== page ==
Getting Up Steam In Godmanchester
As a child growing up in the West Country, summer invariably involved various rallies of vintage motorcycles riding pillion on my father's Douglas Dragonfly. These events also included cars, tractors etc, but of course, for sheer atmosphere, the road locomotives or "traction engines" stole the show with ploughing displays and arena turns. Here in Godmanchester we are privileged to find two such locomotives which are synonymous with the Middlemiss family. I spent a very pleasant evening in the company of John and Willem learning more about these wonderful machines.
Steam "arrived" in the town in 1968 when the Middlemiss family relocated from Bellingham, near Hexham and headed south. Whilst today the A1 traffic is not conducive to moving stately locomotives, back then it was feasible to travel with a showman's living wagon and fuel trailer. After five days they arrived here in GMC with The Busy Bee and thus the most recent chapter of steam began.
Whilst East Anglia was until recent years viewed as an agricultural region, traction engines are quite at home here. Builders in the region included Savages (Kings Lynn), Aveling Barford (Grantham), Burrell (Thetford), Davey Paxman (Colchester), Peter Brotherhood (Peterborough) and, of course, Fowell of St Ives who built 107 locomotives. The traction engines generally fall into the agricultural locos and road-rollers, with a maximum speed of 3-4 mph, and the showmans engines which could clip along at 10-12 mph. However, these speeds are not compatible with our average traffic on the dual carriageways of the 1990s, and consequently, movement to events is now often by low-loader rather than under steam.
The road loco fraternity differs from their railway counterparts in that most traction engines are family owned and this has led to the development of a marvellous camaraderie which can be observed at any gathering. There is an increasing interest in steam, but it is deeply entwined in the Middlemiss family tree; direct involvement can be traced back to the early days of steam in Darlington. Many of you will fondly remember John's late wife, Maria, who served the town over many years and was also renowned as a very precise steerer. A traction engine requires at least two people, a steerer plus a driver, the latter acting as the fireman skilfully building the fire and balancing steam pressure, whilst the steerer was responsible for manoeuvring heavy machinery on the streets. In today's traffic a lookout is also often required due to vehicles approaching rapidly from behind- perhaps the Red Flag Act should be reinstated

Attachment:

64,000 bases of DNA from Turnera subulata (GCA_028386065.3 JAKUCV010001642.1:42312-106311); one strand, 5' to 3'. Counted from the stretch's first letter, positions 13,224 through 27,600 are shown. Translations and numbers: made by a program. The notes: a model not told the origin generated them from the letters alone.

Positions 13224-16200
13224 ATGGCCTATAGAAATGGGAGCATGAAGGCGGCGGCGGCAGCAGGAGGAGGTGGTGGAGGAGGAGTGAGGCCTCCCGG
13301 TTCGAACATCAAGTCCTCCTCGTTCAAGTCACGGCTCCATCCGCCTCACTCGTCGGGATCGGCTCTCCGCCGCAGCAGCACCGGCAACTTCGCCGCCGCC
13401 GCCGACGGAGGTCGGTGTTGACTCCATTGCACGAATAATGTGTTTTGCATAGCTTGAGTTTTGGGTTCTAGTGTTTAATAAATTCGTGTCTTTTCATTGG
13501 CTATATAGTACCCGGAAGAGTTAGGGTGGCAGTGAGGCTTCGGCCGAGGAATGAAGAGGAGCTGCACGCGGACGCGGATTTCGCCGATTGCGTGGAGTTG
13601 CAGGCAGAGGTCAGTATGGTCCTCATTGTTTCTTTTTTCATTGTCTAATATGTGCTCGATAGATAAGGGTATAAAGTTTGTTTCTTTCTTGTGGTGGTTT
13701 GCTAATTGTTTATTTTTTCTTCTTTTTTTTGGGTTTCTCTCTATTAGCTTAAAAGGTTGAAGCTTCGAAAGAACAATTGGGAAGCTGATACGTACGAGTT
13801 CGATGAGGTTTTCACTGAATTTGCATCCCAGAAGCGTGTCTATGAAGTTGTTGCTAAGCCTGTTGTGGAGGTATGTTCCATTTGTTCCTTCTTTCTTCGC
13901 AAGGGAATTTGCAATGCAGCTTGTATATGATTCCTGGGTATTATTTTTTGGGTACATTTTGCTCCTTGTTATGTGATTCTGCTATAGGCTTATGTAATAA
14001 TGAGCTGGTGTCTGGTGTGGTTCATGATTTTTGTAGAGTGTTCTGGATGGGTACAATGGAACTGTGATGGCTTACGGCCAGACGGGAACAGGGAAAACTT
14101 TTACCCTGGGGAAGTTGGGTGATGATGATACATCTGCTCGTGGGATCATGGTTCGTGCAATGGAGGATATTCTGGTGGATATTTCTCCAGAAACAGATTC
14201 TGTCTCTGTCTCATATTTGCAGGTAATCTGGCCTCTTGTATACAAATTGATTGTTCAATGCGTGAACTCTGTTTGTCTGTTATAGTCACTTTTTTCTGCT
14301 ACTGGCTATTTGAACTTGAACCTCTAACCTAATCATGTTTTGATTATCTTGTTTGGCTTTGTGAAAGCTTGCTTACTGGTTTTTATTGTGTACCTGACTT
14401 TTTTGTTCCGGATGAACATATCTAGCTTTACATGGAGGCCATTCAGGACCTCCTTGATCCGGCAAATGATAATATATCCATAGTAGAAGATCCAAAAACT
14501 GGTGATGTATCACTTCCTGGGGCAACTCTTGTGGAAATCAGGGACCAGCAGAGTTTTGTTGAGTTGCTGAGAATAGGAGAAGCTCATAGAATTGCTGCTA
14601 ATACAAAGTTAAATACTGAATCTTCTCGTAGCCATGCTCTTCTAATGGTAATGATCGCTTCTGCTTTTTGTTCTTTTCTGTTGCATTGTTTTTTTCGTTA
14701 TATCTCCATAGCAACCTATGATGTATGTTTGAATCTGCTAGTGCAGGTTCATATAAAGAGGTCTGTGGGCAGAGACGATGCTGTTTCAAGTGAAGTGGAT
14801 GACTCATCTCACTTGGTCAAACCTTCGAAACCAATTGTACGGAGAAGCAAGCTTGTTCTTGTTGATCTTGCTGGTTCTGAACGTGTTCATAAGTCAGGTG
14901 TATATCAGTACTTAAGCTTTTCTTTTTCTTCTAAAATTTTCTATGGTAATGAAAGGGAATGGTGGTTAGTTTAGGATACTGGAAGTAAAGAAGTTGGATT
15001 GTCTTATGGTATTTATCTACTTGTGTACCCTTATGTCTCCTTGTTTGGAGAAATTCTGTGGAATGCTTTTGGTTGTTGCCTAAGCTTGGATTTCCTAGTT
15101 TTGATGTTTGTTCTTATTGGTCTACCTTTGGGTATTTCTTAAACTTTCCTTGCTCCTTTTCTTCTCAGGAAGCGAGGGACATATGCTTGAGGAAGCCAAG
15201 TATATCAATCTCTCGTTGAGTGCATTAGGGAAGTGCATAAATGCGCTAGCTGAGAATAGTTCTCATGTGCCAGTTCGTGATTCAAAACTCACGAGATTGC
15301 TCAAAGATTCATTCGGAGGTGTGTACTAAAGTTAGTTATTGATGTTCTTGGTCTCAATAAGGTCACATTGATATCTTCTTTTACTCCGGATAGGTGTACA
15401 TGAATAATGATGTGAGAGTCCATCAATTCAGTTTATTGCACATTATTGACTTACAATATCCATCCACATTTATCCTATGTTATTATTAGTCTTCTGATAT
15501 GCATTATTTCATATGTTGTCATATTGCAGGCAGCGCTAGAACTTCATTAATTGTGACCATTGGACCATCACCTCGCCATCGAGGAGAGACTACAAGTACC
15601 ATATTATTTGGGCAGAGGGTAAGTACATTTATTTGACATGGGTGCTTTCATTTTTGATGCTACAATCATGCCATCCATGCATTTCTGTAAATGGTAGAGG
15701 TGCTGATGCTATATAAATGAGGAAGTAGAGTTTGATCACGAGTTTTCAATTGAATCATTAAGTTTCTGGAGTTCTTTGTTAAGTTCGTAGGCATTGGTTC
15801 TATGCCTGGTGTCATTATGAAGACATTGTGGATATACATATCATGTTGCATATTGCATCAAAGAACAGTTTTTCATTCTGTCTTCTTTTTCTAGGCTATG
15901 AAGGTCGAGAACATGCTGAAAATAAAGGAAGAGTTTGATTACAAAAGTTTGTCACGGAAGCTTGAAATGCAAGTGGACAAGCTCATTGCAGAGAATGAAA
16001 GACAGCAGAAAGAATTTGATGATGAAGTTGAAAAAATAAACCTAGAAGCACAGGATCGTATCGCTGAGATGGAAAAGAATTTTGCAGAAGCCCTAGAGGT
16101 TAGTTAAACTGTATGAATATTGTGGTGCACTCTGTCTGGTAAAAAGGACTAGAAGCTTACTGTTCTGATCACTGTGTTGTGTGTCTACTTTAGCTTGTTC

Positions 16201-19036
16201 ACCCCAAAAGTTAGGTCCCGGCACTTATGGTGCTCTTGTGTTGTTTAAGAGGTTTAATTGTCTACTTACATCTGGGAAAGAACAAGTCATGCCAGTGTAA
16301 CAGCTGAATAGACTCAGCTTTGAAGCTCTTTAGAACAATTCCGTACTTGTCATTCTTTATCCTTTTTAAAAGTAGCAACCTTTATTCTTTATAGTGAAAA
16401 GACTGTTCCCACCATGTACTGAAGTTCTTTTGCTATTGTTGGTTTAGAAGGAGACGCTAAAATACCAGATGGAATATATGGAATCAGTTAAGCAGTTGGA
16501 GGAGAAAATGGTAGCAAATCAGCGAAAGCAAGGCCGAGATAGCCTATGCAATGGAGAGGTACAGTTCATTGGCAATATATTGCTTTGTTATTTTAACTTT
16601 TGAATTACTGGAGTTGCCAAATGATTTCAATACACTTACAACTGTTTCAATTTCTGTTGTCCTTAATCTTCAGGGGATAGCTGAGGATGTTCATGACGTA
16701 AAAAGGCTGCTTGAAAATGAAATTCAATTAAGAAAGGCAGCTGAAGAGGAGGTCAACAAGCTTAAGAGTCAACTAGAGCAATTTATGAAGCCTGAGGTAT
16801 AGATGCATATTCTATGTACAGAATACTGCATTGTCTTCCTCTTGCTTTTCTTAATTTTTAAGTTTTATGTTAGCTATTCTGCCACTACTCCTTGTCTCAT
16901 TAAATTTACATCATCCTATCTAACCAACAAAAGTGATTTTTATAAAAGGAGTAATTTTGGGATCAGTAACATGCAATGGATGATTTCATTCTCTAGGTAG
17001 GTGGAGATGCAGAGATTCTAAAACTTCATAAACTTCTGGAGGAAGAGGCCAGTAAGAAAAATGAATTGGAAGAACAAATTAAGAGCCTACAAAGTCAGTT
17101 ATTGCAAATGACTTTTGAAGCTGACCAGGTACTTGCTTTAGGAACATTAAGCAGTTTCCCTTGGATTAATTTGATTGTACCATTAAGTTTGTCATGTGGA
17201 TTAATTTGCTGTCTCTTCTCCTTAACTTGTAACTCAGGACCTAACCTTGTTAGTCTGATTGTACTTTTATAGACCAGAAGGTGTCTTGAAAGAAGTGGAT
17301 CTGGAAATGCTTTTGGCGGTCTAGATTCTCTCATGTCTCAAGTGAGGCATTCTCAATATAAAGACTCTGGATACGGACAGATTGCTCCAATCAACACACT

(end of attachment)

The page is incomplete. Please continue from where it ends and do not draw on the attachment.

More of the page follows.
Owning a locomotive will necessitate a range of routine activities, after all, it takes 1.5 to 2 hours to steam up. The availability of good Welsh steam coal is less than in the past, and the poorer imported coals have a higher ash content and more sulphur, which affect the performance and ash build-up in the firebox. In addition to the annual autumn drain-down, maintenance and winter storage, there will inevitably be other more major tasks. Consider the costs when to replace the rubber on one rear wheel is £2000 and a new boiler £10-15000! Willem's early life soon involved hands-on effort when at the age of six he went into The Busy Bee's water tank to paint it - no one else was small enough! Indeed, it is fair to say that in one's early years coming into contact with traction engines is dangerous, John first saw The Busy Bee when the show came through his hometown. She was built in 1914, and John became the "third careful owner" in 1952 when a diesel vehicle resulted in the loco being made available for purchase. This was one of the very first traction engines bought for preservation.
Willem, his brother Ted and Willem's son Tom have grown up with traction engines, and Willem has owned Nero for 12 years. John has detailed the showmans engines Nero (named after a Lion) and Rajah (named after a tiger) in a book about the history of the Bostock & Wombwell Menagerie. Rajah has also survived and resides in Devon - perhaps one day they will be reunited.
John is currently writing about the centre steam engines which used to power the fairground rides such as "The Galloping Horses", and he is frequently called upon for information from all over the UK. Willem has striven to ensure authenticity on Nero in the livery and lettering. John will quickly point out that showmans engines were working vehicles, the number of lights which now adorn some locomotives would not have been there originally, after all the power was needed for the fair. Other locomotives are preserved in this area, Tony Warwick is currently restoring one here in Godmanchester, in Alconbury the Coulsons have two engines and Geoff Gilbert has one in Wood Walton.
So, there you are, a passion which thankfully preserves some of our important industrial / agricultural history and results in a great atmosphere wherever they are in steam. Hopefully either The Busy Bee or Nero will be in the Gala Parade, so ensure you're there to soak up the nostalgia
Willem is intending to have a Steam Up at The Exhibition on 10 October, so make a note to come along to the final outing prior to winter.
Many thanks to John and Willem for sharing their enthusiasm Stuart Bond